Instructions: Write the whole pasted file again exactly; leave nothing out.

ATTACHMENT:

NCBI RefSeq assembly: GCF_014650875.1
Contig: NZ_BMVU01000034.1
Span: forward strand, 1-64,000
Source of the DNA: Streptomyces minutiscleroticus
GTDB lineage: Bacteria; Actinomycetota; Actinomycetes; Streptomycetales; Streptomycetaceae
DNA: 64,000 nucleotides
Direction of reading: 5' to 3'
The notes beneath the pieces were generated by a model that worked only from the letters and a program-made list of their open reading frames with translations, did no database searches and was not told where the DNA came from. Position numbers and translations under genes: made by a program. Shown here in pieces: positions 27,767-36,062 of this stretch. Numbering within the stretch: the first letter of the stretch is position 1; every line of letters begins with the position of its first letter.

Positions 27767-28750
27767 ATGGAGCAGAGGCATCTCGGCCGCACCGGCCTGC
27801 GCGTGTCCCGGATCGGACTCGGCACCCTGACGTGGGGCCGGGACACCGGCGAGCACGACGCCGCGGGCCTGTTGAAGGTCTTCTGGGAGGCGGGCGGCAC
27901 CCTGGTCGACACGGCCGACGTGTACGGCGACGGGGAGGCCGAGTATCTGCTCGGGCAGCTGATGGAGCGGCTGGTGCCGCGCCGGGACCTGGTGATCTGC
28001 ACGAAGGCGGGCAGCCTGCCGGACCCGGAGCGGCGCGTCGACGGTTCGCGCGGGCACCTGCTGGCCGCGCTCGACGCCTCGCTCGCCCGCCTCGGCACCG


NCBI RefSeq assembly: GCF_014650875.1
Contig: NZ_BMVU01000034.1
Span: forward strand, 1-64,000
Source of the DNA: Streptomyces minutiscleroticus
GTDB lineage: Bacteria; Actinomycetota; Actinomycetes; Streptomycetales; Streptomycetaceae
DNA: 64,000 nucleotides
Direction of reading: 5' to 3'
The notes beneath the pieces were generated by a model that worked only from the letters and a program-made list of their open reading frames with translations, did no database searches and was not told where the DNA came from. Position numbers and translations under genes: made by a program. Shown here in pieces: positions 27,767-36,062 of this stretch. Numbering within the stretch: the first letter of the stretch is position 1; every line of letters begins with the position of its first letter.

Positions 27767-28750
27767 ATGGAGCAGAGGCATCTCGGCCGCACCGGCCTGC
27801 GCGTGTCCCGGATCGGACTCGGCACCCTGACGTGGGGCCGGGACACCGGCGAGCACGACGCCGCGGGCCTGTTGAAGGTCTTCTGGGAGGCGGGCGGCAC
27901 CCTGGTCGACACGGCCGACGTGTACGGCGACGGGGAGGCCGAGTATCTGCTCGGGCAGCTGATGGAGCGGCTGGTGCCGCGCCGGGACCTGGTGATCTGC
28001 ACGAAGGCGGGCAGCCTGCCGGACCCGGAGCGGCGCGTCGACGGTTCGCGCGGGCACCTGCTGGCCGCGCTCGACGCCTCGCTCGCCCGCCTCGGCACCG